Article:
Archive for the ‘cooking’ Category

I had high hopes of accomplishing great things during the vacation days between Christmas and New Year’s. I’d finally sort through the piles and boxes in my computer and craft room at home and restore the space to peaceful sanity. I’d iron all those shirts and pants that I never wear because they’re too wrinkly. I’d organize the laundry room, sort through the upstairs hall closet, and pack up a bunch of stuff to be donated.

As usual, I set my sights too high. My computer room is still a disaster, I haven’t ironed a thing, and the laundry room is more cluttered now than it was a week ago. I’m discouraged. So is my husband Mark, who also had hopes of finishing some home projects in his rare free time.

And yet…

Our house is warm and secure, Mark and I are both happily employed, and we rest peacefully at night without fear of our home being bombed. (How many people in the world are living in cold and fear at this very moment?)

And, in a deliciously-smelling symbol of our many blessings, an enormous pot of ham bone soup has been simmering on my stove for most of the day.

ham bone soup_RCAn occupational hazard of teaching children about food and farming is that I am a compulsive reader of labels. I’m fascinated by what’s in my food and where it comes from. So it was no surprise that each time I stirred the pot or added the next batch of ingredients, I gazed at the rich mixture and thought about each component. Carrots, onions, celery, parsley, garlic, tomatoes, corn, chicken broth… each have their farm-to-table story.

The two main ingredients made this cooking endeavor especially significant to me, however. The first was the ham bone that inspired the project; the meat-laden bone from what was probably the best Christmas ham we’ve ever had. I’ve thanked that pig, the farmer who raised it, and the meat packing workers who processed it in my prayers on Christmas and every day since as we’ve munched on the delectable slices.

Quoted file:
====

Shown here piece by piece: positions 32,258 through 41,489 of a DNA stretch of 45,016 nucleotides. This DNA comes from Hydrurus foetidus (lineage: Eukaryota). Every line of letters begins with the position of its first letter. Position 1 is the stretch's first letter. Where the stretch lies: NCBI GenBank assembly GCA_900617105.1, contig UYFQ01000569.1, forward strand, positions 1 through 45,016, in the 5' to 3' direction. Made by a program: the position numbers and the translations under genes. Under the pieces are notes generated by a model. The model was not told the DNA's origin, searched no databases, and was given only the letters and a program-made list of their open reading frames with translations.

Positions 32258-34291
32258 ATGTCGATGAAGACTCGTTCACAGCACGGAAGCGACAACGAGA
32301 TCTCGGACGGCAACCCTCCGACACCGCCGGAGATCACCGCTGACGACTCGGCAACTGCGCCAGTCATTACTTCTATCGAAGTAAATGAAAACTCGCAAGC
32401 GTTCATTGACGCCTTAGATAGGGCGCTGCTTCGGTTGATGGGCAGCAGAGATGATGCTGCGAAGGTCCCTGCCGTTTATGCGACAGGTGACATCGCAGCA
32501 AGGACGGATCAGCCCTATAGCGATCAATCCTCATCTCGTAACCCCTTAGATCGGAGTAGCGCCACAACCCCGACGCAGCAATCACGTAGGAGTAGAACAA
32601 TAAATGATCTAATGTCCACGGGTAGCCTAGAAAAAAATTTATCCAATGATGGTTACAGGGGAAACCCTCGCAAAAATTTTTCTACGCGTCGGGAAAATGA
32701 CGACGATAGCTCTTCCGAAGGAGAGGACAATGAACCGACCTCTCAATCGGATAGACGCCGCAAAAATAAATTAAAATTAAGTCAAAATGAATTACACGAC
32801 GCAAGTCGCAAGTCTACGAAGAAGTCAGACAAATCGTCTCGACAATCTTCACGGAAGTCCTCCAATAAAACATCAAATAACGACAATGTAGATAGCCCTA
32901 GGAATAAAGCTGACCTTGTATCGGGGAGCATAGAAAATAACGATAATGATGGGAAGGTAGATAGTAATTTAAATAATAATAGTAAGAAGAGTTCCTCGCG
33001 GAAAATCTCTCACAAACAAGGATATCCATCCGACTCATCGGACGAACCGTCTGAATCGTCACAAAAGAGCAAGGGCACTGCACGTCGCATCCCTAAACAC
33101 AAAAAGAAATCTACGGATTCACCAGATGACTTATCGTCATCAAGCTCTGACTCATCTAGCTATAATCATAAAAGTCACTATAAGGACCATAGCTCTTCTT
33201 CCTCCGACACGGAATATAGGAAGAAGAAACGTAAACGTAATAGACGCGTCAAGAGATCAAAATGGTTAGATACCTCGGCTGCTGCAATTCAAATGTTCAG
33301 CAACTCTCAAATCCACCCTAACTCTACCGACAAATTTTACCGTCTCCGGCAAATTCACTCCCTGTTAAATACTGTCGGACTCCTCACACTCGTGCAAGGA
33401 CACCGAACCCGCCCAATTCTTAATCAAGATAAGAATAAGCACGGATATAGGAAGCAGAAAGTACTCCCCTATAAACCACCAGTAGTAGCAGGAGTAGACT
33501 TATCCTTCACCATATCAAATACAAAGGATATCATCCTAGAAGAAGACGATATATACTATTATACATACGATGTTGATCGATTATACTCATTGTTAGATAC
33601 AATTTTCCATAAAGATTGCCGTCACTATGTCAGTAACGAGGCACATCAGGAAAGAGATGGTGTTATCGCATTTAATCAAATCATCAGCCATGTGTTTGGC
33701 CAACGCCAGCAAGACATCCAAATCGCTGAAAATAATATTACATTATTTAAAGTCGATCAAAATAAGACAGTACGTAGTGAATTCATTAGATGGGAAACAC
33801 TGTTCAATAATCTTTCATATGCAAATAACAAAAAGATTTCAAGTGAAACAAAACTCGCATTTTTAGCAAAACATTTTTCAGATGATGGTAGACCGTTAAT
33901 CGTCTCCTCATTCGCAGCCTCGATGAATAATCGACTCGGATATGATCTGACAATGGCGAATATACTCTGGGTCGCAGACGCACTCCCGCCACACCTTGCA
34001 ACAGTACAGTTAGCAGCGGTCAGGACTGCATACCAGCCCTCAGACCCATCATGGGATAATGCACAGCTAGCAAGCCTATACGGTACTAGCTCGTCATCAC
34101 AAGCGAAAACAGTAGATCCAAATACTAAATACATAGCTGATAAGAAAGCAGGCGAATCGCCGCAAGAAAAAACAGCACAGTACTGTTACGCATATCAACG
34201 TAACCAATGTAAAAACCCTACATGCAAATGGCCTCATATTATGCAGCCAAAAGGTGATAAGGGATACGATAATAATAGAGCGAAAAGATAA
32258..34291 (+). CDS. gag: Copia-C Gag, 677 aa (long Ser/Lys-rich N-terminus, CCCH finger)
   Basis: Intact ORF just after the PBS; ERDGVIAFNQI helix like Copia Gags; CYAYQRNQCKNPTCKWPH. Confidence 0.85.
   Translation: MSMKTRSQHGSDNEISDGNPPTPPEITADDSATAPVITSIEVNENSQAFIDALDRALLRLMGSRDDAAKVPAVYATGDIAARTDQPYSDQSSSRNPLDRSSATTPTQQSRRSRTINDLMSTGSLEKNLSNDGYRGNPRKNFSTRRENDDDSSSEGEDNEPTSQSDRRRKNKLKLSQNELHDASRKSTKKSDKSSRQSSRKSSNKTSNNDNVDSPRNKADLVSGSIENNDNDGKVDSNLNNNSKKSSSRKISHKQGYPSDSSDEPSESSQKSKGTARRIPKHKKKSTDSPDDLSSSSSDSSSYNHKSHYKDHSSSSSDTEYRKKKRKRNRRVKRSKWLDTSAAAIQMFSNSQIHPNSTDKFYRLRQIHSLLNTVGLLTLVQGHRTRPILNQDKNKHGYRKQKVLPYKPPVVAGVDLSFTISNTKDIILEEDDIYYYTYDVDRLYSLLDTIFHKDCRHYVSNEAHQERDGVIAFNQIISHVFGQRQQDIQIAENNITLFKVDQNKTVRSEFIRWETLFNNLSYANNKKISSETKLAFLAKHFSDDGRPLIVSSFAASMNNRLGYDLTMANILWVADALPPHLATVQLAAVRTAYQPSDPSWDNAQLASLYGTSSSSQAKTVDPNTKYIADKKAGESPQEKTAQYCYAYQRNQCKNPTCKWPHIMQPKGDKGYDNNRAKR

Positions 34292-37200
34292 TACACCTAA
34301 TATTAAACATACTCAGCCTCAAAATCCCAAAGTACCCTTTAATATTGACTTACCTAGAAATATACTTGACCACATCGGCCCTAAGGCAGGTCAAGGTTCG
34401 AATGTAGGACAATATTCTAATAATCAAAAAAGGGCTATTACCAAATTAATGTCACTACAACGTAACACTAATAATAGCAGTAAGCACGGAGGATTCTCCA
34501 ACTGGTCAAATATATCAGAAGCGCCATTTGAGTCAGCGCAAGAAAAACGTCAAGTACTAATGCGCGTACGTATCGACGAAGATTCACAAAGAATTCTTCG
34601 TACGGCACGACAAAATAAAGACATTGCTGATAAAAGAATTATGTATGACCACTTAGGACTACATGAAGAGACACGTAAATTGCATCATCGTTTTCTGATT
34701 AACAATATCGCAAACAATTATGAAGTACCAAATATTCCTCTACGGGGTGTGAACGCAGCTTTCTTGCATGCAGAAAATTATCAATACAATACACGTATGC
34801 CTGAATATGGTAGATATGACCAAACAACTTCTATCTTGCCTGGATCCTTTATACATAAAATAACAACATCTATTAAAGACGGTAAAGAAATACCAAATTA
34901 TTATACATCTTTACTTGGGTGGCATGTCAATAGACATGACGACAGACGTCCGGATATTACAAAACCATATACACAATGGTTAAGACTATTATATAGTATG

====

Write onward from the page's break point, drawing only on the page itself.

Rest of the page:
The other ingredient that made me smile inside was the beans. I used a pound of mixed dry beans and another half-pound of dry kidney beans, both bags given to me by my great-uncle Lloyd. He was proud of those beans. They were raised in Weld County, Colorado, on farms whose crops he insured. Uncle Lloyd passed away several years ago, but I still have a few more bags of those beans. Apparently, if you take good care of them, dry beans—like love—will last forever.

We didn’t finish most of the projects we had hoped to over these past several days. But as my colorful, nutritious, delicious soup proves, we are still incredibly blessed.

Now, who’d like some soup? There’s still enough left for about 20 good-sized bowls full.

This post appeared as the “Stray Kernels” column in the January 2015 issue of DeKalb County Farm Bureau’s Connections magazine.

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